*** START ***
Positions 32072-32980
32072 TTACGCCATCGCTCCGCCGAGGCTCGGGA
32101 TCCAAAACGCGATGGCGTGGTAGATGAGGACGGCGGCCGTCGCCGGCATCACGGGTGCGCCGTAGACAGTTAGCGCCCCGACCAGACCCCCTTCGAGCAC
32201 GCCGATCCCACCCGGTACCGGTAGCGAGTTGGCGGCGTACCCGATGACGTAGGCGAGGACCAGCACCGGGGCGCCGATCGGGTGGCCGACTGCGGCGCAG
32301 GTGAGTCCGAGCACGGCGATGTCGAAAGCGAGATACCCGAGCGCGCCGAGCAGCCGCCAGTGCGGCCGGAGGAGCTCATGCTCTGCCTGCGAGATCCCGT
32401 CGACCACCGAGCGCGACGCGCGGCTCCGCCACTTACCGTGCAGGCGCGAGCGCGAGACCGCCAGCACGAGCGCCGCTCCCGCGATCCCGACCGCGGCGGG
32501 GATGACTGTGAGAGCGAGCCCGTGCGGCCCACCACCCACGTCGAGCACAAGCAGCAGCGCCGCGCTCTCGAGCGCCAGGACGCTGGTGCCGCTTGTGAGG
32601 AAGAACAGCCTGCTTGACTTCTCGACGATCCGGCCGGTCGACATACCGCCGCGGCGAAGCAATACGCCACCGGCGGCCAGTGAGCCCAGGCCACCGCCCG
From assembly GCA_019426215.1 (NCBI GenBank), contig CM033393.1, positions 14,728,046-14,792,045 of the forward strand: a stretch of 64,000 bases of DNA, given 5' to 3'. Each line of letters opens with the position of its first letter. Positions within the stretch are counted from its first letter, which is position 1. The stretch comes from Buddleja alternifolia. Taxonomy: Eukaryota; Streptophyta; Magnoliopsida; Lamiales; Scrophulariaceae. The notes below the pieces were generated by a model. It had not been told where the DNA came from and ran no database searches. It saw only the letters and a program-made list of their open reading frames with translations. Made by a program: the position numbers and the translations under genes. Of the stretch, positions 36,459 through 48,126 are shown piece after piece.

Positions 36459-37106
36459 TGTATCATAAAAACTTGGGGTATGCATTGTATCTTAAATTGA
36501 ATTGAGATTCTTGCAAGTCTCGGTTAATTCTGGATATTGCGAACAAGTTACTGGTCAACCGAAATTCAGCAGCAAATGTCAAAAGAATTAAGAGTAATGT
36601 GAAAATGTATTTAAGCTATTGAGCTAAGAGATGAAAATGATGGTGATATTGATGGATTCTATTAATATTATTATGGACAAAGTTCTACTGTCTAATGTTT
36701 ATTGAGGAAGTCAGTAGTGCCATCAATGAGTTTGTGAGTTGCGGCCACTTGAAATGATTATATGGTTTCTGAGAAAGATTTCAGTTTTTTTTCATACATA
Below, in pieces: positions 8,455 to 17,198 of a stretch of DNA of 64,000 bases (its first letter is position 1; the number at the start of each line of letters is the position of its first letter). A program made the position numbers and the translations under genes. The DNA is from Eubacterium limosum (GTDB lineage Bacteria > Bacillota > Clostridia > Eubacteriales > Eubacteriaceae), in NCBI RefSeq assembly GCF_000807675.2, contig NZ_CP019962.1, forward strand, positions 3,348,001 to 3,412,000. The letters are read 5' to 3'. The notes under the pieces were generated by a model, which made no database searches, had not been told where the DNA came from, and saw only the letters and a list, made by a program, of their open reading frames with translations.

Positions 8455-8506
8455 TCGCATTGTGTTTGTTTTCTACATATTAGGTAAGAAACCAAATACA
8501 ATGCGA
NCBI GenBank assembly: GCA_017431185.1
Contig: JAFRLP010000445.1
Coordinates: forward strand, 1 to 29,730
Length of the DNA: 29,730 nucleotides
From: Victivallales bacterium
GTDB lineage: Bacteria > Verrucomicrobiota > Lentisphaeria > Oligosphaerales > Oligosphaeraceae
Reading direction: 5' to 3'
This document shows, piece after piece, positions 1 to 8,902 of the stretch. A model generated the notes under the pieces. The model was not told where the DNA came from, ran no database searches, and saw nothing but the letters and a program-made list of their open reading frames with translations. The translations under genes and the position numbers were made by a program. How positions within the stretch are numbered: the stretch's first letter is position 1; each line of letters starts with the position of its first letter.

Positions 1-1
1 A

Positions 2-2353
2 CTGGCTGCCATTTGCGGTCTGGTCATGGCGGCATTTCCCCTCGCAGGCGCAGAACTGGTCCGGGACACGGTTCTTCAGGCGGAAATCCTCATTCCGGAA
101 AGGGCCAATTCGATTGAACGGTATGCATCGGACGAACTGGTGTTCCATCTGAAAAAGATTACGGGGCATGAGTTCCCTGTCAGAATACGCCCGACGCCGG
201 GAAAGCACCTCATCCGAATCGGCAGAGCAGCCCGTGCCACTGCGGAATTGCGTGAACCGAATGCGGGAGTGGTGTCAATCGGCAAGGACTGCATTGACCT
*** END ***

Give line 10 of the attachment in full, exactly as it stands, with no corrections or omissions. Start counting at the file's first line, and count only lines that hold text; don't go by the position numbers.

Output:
Positions 36459-37106